Förster resonant energy transfer (FRET)

FRET is a well-established fluorescence-based technique to detect and quantify biomolecular interactions, including readouts of genetically expressed FRET biosensors. FRET measurements require the biomolecules of interest to be labelled with complementary fluorophores, such that the emission spectrum of one fluorophore (called the “donor”) overlaps with the excitation spectra of the second fluorophore (the “acceptor”). When these complementary fluorophores are in close proximity (<~10 nm) there can be an efficient energy transfer process resulting in a reduction in emission from the donor fluorophore and fluorescence emission of the acceptor that is only excited via the energy transfer. The efficiency of this energy transfer scales inversely with the 6th power of the fluorophore separation and is effectively negligible for donor-acceptor distances >~10 nm. Thus detection of FRET is a strong indication of interaction of the labelled biomolecules. Using genetically expressed fluorophores (such as CFP with YFP or GFP with mCherryFP) to label specific proteins, FRET is widely used to map protein-protein interactions in live cells and to readout FRET biosensors, which are molecular constructs that are labelled with both donor and acceptor fluorophores.

FRET can be detected through a wide range of changes in fluorescence parameters of donor of acceptor fluorophores but the two most common FRET readouts are spectral ratiometric FRET and fluorescence lifetime imaging (FLIM). Spectral ratiometric FRET measures the fluorescence intensity of the donor and acceptor emission. The resulting FRET ratio generally provides a qualitative readout of FRET and requires careful calibration to account for spectral cross-talk and other potential artefacts, particularly when the relative donor and acceptor fluorophore concentrations are unknown. Spectral ratiometric FRET is most robust when applied to single molecule FRET biosensors. With FLIM, only the donor emission is measured and FRET is indicated by a decrease in the donor fluorescence lifetime since the energy transfer provides an additional relaxation pathway for the excited donor fluorophores. Fluorescence lifetime-based measurements are therefore independent of donor/acceptor stoichiometry and also of spectral properties of the sample or instrumentation. Furthermore, by fitting the donor fluorescence decay profiles to a double exponential decay model, it is possible to determine the fraction of the donor fluorophore population that is undergoing FRET (and therefore the fraction of labelled biomolecules that are interacting).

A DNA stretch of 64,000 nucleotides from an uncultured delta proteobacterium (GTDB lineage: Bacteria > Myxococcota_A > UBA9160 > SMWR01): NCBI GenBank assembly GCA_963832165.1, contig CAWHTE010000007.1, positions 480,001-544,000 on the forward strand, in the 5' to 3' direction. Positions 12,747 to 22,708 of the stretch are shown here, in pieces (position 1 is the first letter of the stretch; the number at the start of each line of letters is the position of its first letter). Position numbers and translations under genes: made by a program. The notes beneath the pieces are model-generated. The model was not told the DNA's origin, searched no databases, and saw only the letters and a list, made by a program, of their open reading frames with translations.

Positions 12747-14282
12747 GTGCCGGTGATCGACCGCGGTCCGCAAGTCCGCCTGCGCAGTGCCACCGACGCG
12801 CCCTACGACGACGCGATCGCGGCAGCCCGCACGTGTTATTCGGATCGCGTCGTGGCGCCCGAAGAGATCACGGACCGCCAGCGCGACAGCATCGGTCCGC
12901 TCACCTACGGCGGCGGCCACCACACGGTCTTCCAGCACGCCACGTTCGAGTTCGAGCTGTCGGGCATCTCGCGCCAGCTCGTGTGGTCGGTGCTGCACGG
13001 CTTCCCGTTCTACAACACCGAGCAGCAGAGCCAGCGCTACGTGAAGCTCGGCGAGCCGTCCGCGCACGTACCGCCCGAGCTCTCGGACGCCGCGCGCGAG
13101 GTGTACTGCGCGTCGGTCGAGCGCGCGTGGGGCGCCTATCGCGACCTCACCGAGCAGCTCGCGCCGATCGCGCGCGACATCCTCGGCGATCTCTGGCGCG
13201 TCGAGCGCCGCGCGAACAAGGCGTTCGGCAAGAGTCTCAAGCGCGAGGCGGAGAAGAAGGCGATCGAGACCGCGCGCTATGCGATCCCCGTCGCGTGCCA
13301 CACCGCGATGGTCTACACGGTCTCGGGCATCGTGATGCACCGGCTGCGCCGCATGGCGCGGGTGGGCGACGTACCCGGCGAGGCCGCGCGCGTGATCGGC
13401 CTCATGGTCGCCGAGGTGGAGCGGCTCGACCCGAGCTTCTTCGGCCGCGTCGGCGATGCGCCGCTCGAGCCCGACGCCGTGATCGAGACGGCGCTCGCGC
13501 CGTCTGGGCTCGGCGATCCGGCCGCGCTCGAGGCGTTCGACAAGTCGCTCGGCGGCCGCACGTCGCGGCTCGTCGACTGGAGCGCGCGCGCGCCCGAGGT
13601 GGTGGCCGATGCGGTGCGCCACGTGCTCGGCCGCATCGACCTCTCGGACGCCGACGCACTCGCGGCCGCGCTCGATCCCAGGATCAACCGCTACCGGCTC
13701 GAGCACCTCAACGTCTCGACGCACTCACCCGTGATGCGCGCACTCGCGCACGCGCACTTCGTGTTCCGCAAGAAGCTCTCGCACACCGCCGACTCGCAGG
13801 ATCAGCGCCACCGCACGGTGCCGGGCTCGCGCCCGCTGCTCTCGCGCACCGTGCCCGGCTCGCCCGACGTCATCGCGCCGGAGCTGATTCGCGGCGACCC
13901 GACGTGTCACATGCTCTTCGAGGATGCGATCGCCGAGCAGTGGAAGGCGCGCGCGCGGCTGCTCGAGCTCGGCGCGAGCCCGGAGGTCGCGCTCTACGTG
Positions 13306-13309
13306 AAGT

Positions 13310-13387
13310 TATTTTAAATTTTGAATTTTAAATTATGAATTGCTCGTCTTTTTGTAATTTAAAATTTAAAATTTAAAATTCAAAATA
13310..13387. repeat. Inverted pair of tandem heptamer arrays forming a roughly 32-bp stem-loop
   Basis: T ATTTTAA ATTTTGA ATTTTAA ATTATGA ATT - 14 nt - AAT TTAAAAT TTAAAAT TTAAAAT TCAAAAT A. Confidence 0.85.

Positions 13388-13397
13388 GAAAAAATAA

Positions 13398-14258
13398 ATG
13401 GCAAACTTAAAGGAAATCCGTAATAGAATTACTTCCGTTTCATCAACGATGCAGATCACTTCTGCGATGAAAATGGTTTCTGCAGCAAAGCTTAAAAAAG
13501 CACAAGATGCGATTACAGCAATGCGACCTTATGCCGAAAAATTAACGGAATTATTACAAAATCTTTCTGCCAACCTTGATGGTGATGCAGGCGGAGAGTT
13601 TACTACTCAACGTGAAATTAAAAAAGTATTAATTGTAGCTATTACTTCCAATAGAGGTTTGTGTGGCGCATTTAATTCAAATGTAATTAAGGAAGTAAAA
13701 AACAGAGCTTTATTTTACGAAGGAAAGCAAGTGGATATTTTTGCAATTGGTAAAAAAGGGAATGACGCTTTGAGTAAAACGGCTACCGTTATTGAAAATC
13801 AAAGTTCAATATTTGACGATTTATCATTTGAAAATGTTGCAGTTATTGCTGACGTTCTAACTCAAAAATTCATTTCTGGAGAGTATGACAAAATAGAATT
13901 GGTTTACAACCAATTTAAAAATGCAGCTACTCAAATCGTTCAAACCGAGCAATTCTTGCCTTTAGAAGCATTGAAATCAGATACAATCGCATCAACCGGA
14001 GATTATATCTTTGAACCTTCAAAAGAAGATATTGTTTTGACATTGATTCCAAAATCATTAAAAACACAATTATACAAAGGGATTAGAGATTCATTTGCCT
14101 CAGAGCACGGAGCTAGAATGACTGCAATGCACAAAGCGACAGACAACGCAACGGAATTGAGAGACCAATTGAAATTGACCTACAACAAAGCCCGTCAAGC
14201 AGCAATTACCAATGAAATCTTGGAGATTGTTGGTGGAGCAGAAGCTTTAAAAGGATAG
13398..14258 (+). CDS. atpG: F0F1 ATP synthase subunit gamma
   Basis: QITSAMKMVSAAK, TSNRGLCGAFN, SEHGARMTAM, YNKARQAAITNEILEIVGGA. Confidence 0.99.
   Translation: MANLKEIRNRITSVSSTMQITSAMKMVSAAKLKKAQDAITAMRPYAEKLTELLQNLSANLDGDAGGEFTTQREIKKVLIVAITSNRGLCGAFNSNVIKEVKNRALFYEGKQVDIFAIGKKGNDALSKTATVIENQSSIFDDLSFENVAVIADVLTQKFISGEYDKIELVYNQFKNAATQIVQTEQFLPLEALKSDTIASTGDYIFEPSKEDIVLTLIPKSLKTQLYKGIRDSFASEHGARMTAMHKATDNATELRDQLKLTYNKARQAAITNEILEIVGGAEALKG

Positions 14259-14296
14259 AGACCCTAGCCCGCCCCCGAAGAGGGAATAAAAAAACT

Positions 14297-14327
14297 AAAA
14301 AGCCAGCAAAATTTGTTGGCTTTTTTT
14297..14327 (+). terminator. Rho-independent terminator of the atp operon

The Photonics Group at Imperial College London, we have developed a range of instruments for FLIM, including microscopes, endoscopes and optical tomography systems, and we have developed open source software tools for FLIM data acquisition and analysis. For practical FLIM with rapid image acquisition and low phototoxicity that is compatible with live cell imaging, we have focussed on wide-field time gated FLIM using a gated optical intensifier (GOI). This approach provides robust FLIM data acquisition that is sufficiently rapid to enable automated multiwell plate FLIM for high content analysis, including FLIM/FRET assays and label-free readouts of cellular autofluorescence to report changes in cell metabolism. We have also implemented FLIM in laser scanning microscopes utilising time-correlated single photon counting (TCSPC), including microscopes combining TCSPC with polarisation-resolved detection for studies complementing FLIM/FRET data with time-resolved fluorescence anisotropy measurements and laser scanning confocal FLIM endomicroscopy for in vivo FLIM/FRET studies to quantify intracellular chemotherapeutic drug-target binding.
Our open source FLIM data analysis software, FLIMfit, is applicable to both wide-field time-gated FLIM and TCSPC data and provides global analysis capabilities.
For FLIM data acquisition, TCSPC FLIM is available with a range of commercial microscopes or can be implemented as an commercially available upgrade with proprietary software. Wide-field time-gated FLIM can be implemented using our open source FLIM software to control the instrument and the data acquisition. This is available as a MicroManager plug-in for manual FLIM microscopy, as a module for our new MicroManager-based HCA platform or FLIM HCA can be implemented using our standalone FLIM HCA MicroManager plug-in that is supported by detailed instructions and hardware component lists in this JoVE paper.